Even now, 21 years after he bolted 87 yards to clinch the 1991 Grey Cup Championship for the Toronto Argonauts, Raghib (Rocket) Ismail is tough to pin down.
The 43-year-old Texan has been a Muslim and a Christian, and worn CFL and NFL jerseys. He’s invested in a string of doomed business ventures ranging from phone card dispensers to cosmetic procedures, and struck gold with mouth guards. A former bull-riding reality television star, he’s coached the bizarre sport of Slamball, a full-contact form of basketball played on trampolines.
When the Argonauts and Calgary Stampeders battle on Sunday, it will be tough to rival the magic of the last time they vied the Cup, and Ismail stole the show. That electrifying game was a fitting ending to perhaps the most fabled season in CFL history, complete with Hollywood glamour, rivers of cash, and Ismail, the hot rookie prospect from the University of Notre Dame who the Argos stole from under the NFL’s nose with a then-unheard of $18-million, four-year contract.
The famously media-shy Ismail could not commit to an interview for this story, despite several requests. But according to Argos teammates and managers who’ve remained his friend over the years, Ismail is the same as he was back when he was a 21-year-old recruit: charismatic, energetic, and always on the go.
“He’s usually flying all around the country,” said former Argos teammate Carl Brazley. “He does motivational stuff, they get him to come back to his school at Notre Dame all the time. He speaks to a lot of business groups about just some of the things he’s been through, the perseverance, and a lot of team things as well.”
After a storied college career, Ismail shot to international fame at age 21 when the newly minted Argos owners, Bruce McNall, Wayne Gretzky and actor John Candy, made him a stunning offer of $18.2-million over four years. That meant $4.55-million a season, of which only $100,000 counted toward the CFL’s then $3-million salary cap.
The investment seemed to pay off in Ismail’s rookie season; he came within 50 yards of eclipsing the franchise record for single-season kickoff return yardage set by Michael (Pinball) Clemons, made the 1991 all-star team as a wide receiver, finished runner-up to Jon Volpe for rookie of the year. Then, there was that dazzling 87-yard dash that made him the game MVP.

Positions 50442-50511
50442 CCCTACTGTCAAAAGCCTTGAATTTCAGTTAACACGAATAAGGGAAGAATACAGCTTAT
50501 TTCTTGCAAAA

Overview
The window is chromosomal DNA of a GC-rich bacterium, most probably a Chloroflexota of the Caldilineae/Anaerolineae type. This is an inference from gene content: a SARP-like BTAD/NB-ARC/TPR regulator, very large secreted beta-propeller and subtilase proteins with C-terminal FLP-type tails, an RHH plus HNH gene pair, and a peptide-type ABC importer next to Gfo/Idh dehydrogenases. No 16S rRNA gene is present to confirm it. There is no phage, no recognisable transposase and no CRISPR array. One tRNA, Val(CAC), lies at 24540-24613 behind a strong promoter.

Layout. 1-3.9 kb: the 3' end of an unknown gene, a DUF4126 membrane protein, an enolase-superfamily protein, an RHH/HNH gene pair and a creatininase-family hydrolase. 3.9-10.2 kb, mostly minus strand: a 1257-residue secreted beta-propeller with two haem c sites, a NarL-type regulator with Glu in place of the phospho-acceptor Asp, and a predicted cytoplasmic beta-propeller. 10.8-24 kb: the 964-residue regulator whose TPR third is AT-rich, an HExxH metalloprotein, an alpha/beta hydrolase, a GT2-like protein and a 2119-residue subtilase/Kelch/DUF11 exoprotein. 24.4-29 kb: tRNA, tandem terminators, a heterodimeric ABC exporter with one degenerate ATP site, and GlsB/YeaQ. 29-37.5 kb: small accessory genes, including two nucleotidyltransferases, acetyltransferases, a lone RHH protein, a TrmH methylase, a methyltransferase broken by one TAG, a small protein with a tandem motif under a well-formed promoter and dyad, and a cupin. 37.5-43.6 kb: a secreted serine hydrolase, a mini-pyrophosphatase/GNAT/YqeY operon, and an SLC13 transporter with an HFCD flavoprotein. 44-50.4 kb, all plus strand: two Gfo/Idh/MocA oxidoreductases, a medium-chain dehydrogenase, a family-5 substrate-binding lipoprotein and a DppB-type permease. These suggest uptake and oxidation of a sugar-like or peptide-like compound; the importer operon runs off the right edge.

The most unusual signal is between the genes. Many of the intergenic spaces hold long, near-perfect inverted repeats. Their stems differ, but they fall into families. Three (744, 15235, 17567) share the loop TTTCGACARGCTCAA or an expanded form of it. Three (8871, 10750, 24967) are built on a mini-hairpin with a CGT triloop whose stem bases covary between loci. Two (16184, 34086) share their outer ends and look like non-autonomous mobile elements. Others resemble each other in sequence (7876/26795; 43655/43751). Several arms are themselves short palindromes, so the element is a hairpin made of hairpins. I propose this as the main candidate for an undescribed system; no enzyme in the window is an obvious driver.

“I picked up the ball, looked up and took a couple of steps and broke to the middle,” Ismail said recently in a story published on CFL.ca. “There was a gaping hole there, but one guy was standing there. I cut to the right and he fell or whatever. I cut to the sidelines and I saw their kicker and someone else trying to get the angle on me.
“But I knew I was going to score. I looked around and held the ball up and said ‘Yeah, yeah, I can’t believe I’m doing this.’”
Mike McCarthy, general manager of the Argos that year, said in an interview that he was just happy Ismail had that moment after all the scrutiny and attention that year. “[The touchdown] just added to the folklore of that game, and that season for Rocket. He came in as a kid – he’s not Michael Jordan, not Wayne Gretzky. There was tremendous pressure on him at all times.”
The following year things fell apart, with the Argos slumping to a 6-12 record and missing the playoffs. At one particularly low point, Ismail took part in a sideline brawl against the Stampeders and stomped an opposing player’s helmeted face. With McNall in increasing financial trouble, Ismail quit after that season and began what would be a nine-year NFL career.
McCarthy, now a scout for the Montreal Alouettes, recalls seeing Ismail at NFL training camps, where he would hook his arm around his neck, pointing out “this is my GM from Canada!”
“I think his [two years in the CFL] made him ready for the NFL. He left here as a stronger personality,” McCarthy said.
Ismail played on three NFL teams over nine seasons, but only went over 1,000 yards in two seasons.
These days, he lives in Texas with his wife, Melani and four children, and travels the country doing appearances for the Dallas Cowboys (the team he played on when he retired in 2001), promoting his investments including Bite Tech mouthguards, and giving motivational talks. Despite several failed business ventures, Ismail has not squandered away all of his money, Brazley said.
“He lost some money in deals, but he’s not broke. I remember him saying to me, ‘I read online that I’m broke. That’s funny,’” Brazley recalled.
Most recently, Ismail has forged a public-speaking career. And while he has mused about turning to ministry (he converted to Christianity from Islam in his early teens), being a full-fledged minister isn’t Rocket’s style, Brazley said.
“He’s real serious about his ministry, but what Rocket will tell you, more or less, he doesn’t label it that.”
“He’s helped out a ton of people. It would blow you away if people knew what he’s done for people. Helped people keep their homes. ... But he’d probably kill me if he knew I’d told you.”
It’s unlikely Ismail will be in Toronto for the 100th Grey Cup celebrations, Brazley said. Ismail had committed to an appearance for the Cowboys, and didn’t want to leave them in the lurch.
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